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How to Share Timely Content Even When the Stories You Share Aren’t Recent

Do you struggle with finding the right stories to back up your brand story? Do you struggle with finding the best time to share those individual stories?

Does sharing timely, current, or “straight from the headlines” content feel like you’ll be working on it last minute—making it harder for you to plan ahead?

In 2017, I joined a business mastermind at a local women’s community. Joining this group was a huge turning point in figuring out what I was doing with Love U Too (my self-acceptance and color therapy brand).

I remember struggling with finding current event-related content to share besides the annual Pantone Color of the Year announcement. My goal was to think of events to tweet about while the event was happening.

The woman who ran the mastermind made a smart suggestion to add my own commentary to award show red carpets by giving my thoughts on the colors of the outfits.

I loved the idea and started listing award shows to watch once award season came around. I even tried to find award shows that happened throughout the year so they wouldn’t all be between January and March.

As I made the list, it hit me…

I don’t even watch award shows or the red carpets!

Sure there are celebrities I love to see because they always look amazing or because I love their work. And I do enjoy viewing the photos afterward.

But trying to watch these events would take up more time I didn’t have because it wasn’t something I’d normally do. This also meant if I did start doing it, it would feel inauthentic and forced.

So I decided not to do it.

(I still love the idea and have tried to see if there are other events I may be more interested in instead.)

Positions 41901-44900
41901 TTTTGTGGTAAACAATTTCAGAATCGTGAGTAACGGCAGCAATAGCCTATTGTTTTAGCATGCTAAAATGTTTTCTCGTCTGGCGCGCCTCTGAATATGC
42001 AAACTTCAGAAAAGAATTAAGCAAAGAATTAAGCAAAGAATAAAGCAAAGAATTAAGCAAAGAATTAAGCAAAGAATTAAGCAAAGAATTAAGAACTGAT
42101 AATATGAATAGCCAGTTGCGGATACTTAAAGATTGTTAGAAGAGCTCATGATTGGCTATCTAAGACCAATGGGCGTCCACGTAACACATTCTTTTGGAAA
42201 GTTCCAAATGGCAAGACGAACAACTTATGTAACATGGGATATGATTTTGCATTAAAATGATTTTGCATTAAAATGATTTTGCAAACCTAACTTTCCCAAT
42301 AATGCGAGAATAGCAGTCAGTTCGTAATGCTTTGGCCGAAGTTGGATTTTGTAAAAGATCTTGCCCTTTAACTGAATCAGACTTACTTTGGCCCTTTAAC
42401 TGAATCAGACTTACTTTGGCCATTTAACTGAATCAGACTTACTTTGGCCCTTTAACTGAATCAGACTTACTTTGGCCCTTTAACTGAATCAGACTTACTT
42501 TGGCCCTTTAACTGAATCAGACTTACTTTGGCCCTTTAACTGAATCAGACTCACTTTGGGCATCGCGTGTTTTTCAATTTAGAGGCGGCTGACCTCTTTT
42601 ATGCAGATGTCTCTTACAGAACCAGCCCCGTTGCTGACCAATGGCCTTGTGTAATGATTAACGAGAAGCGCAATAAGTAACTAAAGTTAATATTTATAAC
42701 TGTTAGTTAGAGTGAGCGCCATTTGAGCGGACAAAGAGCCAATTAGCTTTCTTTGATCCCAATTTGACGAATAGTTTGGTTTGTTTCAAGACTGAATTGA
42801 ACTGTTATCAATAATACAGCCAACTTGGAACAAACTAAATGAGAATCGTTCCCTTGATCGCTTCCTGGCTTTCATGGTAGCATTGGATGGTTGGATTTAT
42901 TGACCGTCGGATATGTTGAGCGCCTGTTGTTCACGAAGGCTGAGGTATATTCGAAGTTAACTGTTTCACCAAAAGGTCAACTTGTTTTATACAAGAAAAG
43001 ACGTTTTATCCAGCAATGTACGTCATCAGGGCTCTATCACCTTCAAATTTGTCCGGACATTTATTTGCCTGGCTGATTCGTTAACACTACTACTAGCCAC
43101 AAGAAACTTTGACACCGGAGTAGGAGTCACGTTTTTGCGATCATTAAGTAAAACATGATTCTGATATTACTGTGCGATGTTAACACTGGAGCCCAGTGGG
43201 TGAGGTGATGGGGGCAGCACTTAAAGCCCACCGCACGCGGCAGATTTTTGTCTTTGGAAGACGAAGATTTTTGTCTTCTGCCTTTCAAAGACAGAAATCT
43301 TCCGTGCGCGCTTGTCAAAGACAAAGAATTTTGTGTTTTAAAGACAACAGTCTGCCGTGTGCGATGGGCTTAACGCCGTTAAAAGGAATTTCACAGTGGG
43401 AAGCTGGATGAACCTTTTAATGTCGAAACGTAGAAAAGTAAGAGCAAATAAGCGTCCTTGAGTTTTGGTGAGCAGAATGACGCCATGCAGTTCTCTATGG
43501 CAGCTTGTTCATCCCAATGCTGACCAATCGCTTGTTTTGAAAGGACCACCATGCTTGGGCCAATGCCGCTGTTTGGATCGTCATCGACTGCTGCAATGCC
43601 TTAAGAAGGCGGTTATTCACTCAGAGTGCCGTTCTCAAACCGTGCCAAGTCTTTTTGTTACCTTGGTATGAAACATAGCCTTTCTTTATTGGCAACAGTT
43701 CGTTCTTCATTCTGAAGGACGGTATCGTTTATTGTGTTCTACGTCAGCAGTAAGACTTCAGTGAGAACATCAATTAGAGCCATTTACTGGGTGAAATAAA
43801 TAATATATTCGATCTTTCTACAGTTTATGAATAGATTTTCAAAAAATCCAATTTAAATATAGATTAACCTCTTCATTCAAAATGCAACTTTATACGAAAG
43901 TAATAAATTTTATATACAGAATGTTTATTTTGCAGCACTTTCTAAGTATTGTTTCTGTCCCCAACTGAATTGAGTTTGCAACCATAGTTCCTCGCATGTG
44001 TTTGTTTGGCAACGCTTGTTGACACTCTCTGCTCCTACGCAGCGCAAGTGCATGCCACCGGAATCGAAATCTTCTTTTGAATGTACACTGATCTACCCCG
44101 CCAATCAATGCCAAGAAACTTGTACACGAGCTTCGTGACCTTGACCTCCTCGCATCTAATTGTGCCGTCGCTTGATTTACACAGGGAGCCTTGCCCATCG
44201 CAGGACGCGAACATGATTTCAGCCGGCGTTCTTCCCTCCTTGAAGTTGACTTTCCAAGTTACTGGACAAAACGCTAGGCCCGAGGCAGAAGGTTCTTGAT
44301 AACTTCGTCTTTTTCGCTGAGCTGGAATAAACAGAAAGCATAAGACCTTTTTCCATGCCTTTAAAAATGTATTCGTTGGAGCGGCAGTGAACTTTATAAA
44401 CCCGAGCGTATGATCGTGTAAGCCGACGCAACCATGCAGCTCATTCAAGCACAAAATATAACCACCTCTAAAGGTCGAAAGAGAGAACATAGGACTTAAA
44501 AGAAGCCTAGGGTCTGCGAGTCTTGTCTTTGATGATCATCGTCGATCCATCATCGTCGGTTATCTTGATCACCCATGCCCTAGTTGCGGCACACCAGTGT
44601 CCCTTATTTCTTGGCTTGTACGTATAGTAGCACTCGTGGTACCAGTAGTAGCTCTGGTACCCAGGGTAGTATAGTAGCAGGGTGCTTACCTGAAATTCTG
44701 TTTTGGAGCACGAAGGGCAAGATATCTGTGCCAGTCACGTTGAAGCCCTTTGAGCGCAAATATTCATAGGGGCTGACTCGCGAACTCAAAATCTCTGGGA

Since you’re reading this, I’m willing to bet you’ve run into a similar issue.

How do you show you’re up to date on the latest news related to your niche without having to create content last minute (or that feels inauthentic to you)?

The solution is to share evergreen content that feels timely to your audience using your story!

First, it’s important to remember that timely content is content relevant to current events, public interests, seasons, or trends. The topics and their relevancy change over time.

Evergreen content is content that can be posted anytime. The details rarely change and are always relevant. (Via SEO Design Chicago)

With that in mind, as you review the stories and content you planned to share, you’ll want to make sure you can answer the following questions!

Who does the experience help? Who is the audience for this message (and story)?

In relation to your business, what life stage are they in?

Depending on your audience’s background and how they found you, there may be multiple groups of people within your larger audience.

Each group may be in different places as far as how much they know about your niche and how emotionally ready they are to work with you.

For me, it means most of my audience is made up of small business owners. Most of those small business owners are not marketing professionals or ad creatives like me.

(But the ones who are may want to learn more about how they can use storytelling for their clients.)

With all of this in mind, I tailor my own content and the stories I share to focus on small business owners who likely have a basic to intermediate knowledge of marketing their business but want to dig deeper.

For many small business owners, the natural next step for growing your business is to grow your audience. Sharing your story is the most common business advice given when it comes to growing your audience!

I know you’re finding my content at similar but slightly different points in your business and research. I also know there is confusion around certain terms based on how people in different fields use them.